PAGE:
A woman was attacked by a shark on Saturday in Maui, Hawaii, resulting in the closure of three beaches until Monday.
A 51-year-old tourist from France was bitten around 4 p.m. off Maui’s Paia Bay, on the north side of the island, according to Hawaii News Now.
The woman was transported in critical condition to Maui Memorial Medical Center, according to a news release from the Maui Police Department.
She was reportedly 100 yards from shore and was thought to be snorkeling at the time of the attack.
“We had all the officers come, lifeguards, police department — asking that everyone stay out of the water,” Cinthia Pacheco, a resident who was at a neighboring beach when the attack occurred, told Hawaii News Now.
Pacheco added, “I think my first reaction was really shocked and I just felt so bad for the person.
“We actually said a little prayer for her at the moment. … It could’ve been one of us.”
The attack, which officials said involved a “serious bite,” led to the closure of Baldwin Beach Park, Lower Paia Beach Park and Kuau Bay Beach Park, according to The Maui News.
The Honolulu Star-Advertiser reported Monday that the woman was recovering at the hospital.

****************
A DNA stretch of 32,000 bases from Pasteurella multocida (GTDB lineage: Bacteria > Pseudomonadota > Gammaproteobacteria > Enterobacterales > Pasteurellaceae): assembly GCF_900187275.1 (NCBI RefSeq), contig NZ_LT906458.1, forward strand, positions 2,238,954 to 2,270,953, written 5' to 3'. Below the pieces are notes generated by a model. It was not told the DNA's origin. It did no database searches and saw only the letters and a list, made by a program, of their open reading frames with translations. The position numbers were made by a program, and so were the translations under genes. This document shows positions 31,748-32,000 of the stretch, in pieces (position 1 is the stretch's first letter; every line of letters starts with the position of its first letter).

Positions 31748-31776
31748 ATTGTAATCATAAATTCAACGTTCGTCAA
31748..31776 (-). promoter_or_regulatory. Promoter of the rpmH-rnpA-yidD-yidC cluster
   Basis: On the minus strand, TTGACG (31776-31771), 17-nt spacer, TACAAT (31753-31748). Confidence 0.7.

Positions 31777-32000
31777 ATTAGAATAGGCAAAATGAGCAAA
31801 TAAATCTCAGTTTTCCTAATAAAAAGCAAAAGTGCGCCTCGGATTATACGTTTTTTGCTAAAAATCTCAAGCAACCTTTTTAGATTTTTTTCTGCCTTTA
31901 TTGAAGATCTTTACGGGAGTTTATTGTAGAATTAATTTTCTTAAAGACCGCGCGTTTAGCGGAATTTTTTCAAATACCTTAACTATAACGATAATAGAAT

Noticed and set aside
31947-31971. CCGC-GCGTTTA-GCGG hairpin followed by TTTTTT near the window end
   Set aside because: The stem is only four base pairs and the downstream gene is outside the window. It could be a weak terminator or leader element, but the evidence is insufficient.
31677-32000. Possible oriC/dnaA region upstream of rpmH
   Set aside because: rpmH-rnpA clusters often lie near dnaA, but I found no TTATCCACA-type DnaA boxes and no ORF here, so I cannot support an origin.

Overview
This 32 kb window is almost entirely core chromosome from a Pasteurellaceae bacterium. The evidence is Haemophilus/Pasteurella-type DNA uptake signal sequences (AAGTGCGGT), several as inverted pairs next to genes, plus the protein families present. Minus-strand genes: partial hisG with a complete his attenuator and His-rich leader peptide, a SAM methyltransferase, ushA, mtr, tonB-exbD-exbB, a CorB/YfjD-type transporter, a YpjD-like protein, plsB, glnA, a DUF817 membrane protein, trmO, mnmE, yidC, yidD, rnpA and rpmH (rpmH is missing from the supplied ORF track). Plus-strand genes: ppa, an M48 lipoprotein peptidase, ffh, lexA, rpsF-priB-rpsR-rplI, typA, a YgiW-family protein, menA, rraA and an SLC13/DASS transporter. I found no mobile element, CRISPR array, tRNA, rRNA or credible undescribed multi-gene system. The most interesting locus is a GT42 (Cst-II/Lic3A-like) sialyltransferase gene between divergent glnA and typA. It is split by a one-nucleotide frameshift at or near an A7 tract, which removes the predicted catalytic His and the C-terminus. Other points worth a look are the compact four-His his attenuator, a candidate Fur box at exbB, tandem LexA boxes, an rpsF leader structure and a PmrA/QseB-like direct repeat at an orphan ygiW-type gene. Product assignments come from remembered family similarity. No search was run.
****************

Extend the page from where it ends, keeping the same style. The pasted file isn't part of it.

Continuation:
The last time Maui had a reported shark encounter was in May 2021, when a man sustained minor injuries.
There have been at least two additional shark attacks in the state this year, according to Hawaii’s Department of Land and Natural Resources. Both occurred at Kailua-Kona.
Michelle Benedict, an aquarist supervisor at Oahu’s Sea Life Park who has worked with and cared for captive sharks for over 20 years, explained such incidents in a statement to Hawaii News Now.
“When a predator is pursuing a meal, oftentimes in the wild, they’ll grab at the first thing that they sense or see that could be a potential meal,” Benedict said.
“In cases of accidental shark bites, often it’s just that case of mistaken identity,” she said.
‘Really shocked’: A Maui beachgoer recounts the moments after a shark bit into a visitor from France, leaving her with critical injuries.
— Hawaii News Now (@HawaiiNewsNow) September 5, 2022
Witnesses said it had previously rained and caused the water to appear murky. Benedict said this type of water is the preferred hunting ground for sharks.
It’s important to note that white sharks are still in the area, hunting & feeding on seals in shallow water. AWSC works with local municipalities, @CapeCodNPS, & @MassDMF, to produce shark advisory signs for beaches, flags, & brochures that provide education & tips.
PC: S. Daley pic.twitter.com/VSJlsjqcQX
— Atlantic White Shark Conservancy (@A_WhiteShark) August 30, 2022
The Florida Museum of Natural History provides ways to avoid a potential shark attack.
Swimmers are advised to stay out of the water during low light hours, dusk and dawn, as sharks are most active during this time. In addition, individuals should be aware that sharks frequently feed by sandbars or dropoffs in the water.
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